And that’s one of the things that works so well with this game. You feel like you are working on events in the first Back to the Future movie. Many games will use a licensed property as a crutch to sell copies of the game, only loosely trying itself to the source material. Back in Time does the opposite and fully embraces the central plot of the movie. This is clearly a game built around the plot of the movie.
Yet it’s also not a 1:1 remake. Sprinkled in here are a few things to help stop the game from getting stale too quickly. Things like the opportunity cards were a great addition. Not only do they help add a little variety to the game, but they give you a much-needed route to power up your character. Those starting power tiles on your board are all kinds of crappy. Once you fill it out with 3-4 upgraded tiles though, you can start really kicking butt in those tests.
Yet despite the variances with both the trouble cards and the opportunity cards, Back to the Future is also probably going to suffer a little bit with its replay value. Yes, there is some variety in each game, but overall you’ll have the same three goals each game. I do worry that, after enough plays, things will start feeling kind of samey. This kind of echos fellow BGQ reviewer Brian’s thoughts on Jaws last year (also designed by Prospero Hall): great at recreating the movie, but not much different from game to game.
The other thing to be aware of is that there is a fair amount of randomness in the game. From the rolls of the dice to how the movement cards are drawn, a run of bad luck can really set you back. We actually ended up restarting a game after 1 full round because things had gone so poorly, George and Lorraine pretty much wanted to kill each other as Biff danced over the disaster of their relationship. While the game does give you some luck mitigation options, you need to first complete a few trouble or opportunity cards to earn them.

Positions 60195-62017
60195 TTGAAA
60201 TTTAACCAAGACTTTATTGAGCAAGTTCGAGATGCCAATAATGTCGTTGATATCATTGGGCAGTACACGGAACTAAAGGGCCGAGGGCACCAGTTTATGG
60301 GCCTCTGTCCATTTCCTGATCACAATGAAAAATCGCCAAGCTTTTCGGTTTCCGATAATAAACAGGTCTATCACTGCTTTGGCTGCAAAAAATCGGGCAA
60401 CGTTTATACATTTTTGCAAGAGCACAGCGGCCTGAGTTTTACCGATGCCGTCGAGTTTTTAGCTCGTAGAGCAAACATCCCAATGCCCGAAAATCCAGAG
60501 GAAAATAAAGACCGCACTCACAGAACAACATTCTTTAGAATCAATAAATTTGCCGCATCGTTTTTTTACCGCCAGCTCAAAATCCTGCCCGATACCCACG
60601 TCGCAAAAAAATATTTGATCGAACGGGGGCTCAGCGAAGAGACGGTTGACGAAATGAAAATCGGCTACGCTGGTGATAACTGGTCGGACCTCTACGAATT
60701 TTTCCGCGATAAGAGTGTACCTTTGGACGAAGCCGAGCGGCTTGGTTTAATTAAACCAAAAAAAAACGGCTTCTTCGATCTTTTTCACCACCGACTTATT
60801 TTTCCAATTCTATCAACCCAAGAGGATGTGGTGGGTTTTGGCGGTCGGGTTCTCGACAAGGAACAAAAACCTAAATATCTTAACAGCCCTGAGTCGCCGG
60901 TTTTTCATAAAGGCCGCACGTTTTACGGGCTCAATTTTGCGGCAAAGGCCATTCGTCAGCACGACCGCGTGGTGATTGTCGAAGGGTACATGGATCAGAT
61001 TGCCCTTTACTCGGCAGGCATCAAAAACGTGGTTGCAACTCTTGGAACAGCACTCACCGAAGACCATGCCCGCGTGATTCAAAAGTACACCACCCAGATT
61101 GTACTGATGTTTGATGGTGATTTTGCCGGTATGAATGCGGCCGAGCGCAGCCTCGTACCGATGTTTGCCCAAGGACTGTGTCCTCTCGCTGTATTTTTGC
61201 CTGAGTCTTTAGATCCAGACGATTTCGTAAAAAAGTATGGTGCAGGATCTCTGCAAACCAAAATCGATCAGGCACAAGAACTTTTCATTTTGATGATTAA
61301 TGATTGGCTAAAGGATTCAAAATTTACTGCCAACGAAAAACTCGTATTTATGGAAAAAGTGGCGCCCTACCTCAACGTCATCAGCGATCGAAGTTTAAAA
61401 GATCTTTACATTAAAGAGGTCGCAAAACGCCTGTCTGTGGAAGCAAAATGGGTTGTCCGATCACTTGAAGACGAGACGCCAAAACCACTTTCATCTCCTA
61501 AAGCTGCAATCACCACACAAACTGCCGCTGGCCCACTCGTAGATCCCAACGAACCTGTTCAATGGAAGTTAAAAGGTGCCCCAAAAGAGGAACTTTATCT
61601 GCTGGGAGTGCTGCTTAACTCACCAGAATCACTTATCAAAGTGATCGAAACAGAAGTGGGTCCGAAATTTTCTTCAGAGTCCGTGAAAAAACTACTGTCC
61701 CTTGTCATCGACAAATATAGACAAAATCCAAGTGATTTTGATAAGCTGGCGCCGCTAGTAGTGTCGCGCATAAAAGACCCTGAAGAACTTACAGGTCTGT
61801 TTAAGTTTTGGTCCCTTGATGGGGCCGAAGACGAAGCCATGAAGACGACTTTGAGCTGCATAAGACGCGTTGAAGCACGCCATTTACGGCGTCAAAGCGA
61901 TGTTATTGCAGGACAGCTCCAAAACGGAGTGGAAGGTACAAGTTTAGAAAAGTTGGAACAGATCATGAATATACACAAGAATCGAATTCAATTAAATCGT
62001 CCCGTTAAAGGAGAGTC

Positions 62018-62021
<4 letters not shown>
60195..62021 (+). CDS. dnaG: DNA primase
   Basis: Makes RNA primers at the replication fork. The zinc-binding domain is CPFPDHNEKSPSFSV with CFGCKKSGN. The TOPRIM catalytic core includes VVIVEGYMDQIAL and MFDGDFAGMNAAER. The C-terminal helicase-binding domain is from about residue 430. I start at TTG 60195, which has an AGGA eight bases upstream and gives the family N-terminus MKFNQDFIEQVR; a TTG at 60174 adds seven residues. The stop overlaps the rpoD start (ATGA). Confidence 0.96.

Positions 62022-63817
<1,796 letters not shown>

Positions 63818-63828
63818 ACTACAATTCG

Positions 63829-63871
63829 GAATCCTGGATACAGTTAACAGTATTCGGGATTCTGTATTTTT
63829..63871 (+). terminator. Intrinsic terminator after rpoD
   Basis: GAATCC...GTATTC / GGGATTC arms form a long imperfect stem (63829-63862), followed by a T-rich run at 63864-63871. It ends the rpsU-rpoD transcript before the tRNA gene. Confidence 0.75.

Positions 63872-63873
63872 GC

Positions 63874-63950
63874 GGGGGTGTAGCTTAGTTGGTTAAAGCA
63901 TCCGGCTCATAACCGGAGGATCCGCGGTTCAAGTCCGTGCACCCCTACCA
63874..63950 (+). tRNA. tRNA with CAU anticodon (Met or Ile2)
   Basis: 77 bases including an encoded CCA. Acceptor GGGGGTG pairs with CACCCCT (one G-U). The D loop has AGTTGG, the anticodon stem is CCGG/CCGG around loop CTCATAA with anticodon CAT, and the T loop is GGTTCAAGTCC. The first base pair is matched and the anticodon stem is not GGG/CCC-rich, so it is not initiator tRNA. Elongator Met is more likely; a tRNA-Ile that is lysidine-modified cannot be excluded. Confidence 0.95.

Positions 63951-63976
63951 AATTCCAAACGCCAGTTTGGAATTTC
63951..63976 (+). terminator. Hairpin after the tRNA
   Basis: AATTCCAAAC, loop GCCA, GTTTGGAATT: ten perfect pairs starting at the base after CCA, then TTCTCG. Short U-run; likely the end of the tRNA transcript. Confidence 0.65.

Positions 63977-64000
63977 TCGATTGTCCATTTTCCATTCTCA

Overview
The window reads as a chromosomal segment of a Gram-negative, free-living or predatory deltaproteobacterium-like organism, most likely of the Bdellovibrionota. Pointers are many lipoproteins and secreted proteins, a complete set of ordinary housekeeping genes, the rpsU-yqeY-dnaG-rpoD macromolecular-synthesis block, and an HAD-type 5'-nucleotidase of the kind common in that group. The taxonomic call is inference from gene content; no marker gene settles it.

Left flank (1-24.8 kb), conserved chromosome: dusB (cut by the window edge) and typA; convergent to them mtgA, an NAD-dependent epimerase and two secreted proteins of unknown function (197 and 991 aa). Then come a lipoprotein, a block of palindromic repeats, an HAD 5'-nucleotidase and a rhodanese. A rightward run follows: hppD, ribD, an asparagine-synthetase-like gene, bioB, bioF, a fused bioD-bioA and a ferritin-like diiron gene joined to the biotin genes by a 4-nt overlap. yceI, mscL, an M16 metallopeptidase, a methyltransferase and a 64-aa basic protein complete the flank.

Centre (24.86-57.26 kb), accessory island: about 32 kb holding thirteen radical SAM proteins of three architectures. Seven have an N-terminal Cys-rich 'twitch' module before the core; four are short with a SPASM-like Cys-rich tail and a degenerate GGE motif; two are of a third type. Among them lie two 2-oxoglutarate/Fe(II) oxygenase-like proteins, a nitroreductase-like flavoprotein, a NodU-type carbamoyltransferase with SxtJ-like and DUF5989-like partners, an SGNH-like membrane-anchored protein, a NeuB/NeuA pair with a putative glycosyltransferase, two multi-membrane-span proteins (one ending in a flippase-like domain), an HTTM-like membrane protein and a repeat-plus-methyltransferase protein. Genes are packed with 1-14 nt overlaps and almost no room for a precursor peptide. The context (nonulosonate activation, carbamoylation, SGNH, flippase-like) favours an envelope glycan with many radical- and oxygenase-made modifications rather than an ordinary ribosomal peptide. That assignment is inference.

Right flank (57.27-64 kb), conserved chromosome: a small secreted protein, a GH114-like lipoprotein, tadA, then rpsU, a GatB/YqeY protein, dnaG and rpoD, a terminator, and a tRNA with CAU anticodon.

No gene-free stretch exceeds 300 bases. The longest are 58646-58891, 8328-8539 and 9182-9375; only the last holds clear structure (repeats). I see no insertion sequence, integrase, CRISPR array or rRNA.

Back to the Future: Back in Time is really a great game. Is it perfect? No, but I can overlook some of its flaws because it really is the best way to experience this beloved movie on our tabletops. The gameplay mechanics are accessible enough for just about anyone to play, and the game also requires intense cooperation between players if you hope to win. My only concern is that, after enough plays, you’ll have seen all Back to the Future: Back in Time has to offer. Which might regulate this one to a “pull off the shelf once in a while type of game.”
Final Score: 4 Stars – A great game that really embraces its source material. There hasn’t been a better Back to the Future game made.
• Highly thematic
• Easy to learn and play
• Embraces its source material and feeds off it
• Accessible to a wide variety of gamers
• Luck can play a significant role early on
• Games have the same goals each play
Its also very easy to forget about the trouble card. We have had to replay turns more often than we’d like to admit! Still, we have played this game mutiple times, mutiple nights in a row. I highly recommend it!